With his fifth release, Canadian pop rocker Hart continues to grow as a writer and arranger, if not as a singer. The album starts off with—there's no escaping it—a bang. "A Little Love" has a rocking verse and soulful chorus, boosted by Ruby Turner's backing vocals and a guitar foundation as tough and taut as a barbed wire fence, courtesy of session man extraordinaire Michael Landau.
"Rain on Me," with lyrical allusions to Bob Marley and Bruce Springsteen, has a sound like Sting's, a similarity emphasized I by Gerald Albright's soprano sax tootlings. But it's Sting with big boots on, the heft provided by the hailstorm-on-a-tin-roof drumming of Kenny Aronoff, John Mellencamp's steady basher.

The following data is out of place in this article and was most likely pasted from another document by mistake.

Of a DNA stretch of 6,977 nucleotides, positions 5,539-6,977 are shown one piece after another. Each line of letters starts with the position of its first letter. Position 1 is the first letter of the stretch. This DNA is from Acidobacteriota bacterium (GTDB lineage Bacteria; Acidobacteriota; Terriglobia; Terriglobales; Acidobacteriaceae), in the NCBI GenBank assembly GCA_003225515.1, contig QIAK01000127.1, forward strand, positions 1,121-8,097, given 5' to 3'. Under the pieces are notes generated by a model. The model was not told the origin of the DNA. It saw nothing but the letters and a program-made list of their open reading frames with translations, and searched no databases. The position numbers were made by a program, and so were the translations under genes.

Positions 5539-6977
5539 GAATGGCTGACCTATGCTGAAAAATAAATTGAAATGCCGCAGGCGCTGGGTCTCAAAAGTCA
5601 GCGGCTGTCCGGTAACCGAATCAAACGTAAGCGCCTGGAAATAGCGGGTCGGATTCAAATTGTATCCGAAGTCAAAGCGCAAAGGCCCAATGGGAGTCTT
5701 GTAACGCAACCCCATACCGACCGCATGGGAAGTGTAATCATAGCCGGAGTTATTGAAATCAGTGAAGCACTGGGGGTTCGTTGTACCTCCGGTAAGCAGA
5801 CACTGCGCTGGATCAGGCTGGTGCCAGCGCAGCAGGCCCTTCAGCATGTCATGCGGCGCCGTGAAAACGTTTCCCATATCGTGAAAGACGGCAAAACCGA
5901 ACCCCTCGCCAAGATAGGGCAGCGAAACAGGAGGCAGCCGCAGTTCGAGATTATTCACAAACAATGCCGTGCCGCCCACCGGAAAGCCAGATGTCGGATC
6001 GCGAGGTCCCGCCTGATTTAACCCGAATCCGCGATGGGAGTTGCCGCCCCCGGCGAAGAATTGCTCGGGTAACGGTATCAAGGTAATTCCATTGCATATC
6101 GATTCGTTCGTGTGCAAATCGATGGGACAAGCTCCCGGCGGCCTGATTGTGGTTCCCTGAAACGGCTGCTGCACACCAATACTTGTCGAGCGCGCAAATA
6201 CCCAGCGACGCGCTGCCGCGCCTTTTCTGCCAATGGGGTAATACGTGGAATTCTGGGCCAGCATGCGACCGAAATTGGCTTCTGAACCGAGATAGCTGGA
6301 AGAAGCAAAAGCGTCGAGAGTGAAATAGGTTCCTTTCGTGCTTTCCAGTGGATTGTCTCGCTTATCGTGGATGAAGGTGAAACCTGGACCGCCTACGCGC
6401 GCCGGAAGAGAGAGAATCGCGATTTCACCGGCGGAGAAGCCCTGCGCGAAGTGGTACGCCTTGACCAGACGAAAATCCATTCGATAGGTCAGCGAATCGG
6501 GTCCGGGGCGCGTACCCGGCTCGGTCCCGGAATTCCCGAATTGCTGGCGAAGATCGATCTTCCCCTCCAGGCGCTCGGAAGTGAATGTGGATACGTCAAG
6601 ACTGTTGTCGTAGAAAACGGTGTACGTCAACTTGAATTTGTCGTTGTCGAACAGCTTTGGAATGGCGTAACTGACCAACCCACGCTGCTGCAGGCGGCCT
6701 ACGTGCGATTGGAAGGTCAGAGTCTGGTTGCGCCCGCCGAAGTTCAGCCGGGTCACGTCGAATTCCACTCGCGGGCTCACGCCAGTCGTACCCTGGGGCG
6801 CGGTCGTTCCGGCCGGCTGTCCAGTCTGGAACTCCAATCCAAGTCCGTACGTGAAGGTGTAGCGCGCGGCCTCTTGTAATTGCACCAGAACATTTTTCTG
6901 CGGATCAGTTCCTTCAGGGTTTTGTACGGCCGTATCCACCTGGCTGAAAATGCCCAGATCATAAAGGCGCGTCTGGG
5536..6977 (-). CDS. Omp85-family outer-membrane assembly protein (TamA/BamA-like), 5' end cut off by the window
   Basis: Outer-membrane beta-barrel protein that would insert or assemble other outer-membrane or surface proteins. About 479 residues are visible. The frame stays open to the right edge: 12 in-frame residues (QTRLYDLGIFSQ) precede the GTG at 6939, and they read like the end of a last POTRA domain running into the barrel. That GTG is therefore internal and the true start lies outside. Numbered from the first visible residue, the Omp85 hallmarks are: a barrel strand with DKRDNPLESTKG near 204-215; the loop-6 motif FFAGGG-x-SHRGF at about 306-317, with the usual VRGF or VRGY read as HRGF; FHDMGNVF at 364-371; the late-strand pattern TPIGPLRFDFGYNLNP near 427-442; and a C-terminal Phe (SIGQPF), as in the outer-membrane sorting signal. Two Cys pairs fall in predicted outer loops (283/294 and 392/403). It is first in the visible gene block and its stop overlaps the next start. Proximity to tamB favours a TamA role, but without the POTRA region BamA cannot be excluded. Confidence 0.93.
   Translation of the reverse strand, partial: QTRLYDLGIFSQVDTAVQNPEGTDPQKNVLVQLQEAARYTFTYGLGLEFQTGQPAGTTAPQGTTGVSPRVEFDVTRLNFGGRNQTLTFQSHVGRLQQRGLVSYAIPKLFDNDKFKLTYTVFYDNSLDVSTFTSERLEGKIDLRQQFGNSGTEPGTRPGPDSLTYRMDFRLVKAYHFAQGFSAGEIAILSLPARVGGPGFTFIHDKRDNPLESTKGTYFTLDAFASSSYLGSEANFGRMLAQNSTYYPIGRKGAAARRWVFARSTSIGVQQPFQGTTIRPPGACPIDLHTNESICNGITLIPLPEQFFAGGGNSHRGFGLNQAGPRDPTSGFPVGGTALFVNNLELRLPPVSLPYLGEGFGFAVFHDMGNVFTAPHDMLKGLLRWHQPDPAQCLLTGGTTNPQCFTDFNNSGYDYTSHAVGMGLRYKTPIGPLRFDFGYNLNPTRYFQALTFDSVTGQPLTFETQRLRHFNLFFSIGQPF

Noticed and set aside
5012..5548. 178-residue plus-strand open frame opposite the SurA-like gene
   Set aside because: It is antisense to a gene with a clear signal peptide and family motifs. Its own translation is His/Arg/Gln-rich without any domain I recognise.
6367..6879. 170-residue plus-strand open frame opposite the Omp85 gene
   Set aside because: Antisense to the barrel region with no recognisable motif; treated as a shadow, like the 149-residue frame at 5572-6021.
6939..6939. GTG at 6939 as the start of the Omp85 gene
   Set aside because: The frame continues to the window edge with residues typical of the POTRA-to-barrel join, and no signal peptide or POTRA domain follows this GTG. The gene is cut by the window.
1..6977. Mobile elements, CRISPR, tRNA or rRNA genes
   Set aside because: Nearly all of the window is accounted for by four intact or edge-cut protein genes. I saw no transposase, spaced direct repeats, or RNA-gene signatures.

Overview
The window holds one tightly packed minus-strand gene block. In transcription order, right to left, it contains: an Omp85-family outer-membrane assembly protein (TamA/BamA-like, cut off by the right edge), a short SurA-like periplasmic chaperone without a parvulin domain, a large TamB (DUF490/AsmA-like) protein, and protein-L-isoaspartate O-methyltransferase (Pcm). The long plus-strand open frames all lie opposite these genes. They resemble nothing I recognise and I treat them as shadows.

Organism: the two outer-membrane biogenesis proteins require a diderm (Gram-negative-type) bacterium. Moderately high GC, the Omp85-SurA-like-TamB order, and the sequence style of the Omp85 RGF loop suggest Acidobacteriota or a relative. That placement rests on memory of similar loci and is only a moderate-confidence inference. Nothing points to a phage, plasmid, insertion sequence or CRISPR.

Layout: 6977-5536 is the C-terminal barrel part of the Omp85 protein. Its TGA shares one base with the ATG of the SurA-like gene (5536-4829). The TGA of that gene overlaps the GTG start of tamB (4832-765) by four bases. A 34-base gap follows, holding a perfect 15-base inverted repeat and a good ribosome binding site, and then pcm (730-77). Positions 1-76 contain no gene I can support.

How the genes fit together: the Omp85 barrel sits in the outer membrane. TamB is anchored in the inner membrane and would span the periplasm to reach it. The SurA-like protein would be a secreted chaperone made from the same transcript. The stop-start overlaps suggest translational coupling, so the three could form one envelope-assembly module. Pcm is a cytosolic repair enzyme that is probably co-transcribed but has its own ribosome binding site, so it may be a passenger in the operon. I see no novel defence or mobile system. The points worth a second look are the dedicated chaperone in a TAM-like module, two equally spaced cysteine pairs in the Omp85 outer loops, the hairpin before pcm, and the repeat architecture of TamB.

Then there's—also no escaping this—the voice. Hart's phrasing and articulation can still be gratingly precious on slower songs. That isn't to say that the bluesy lament "Can't Stand Losin' You" isn't pretty. It's just that you're forced to put up with Corey's Hart-on-his-sleeve emotional theatricality. You picture him in the studio, singing with the back of his hand pressed to his forehead, fighting the urge to exclaim "Woe is me" after each line. Fortunately for Hart, because his music and studio craft continue to improve, it becomes easier to overlook his ongoing vocal excesses. (EMI)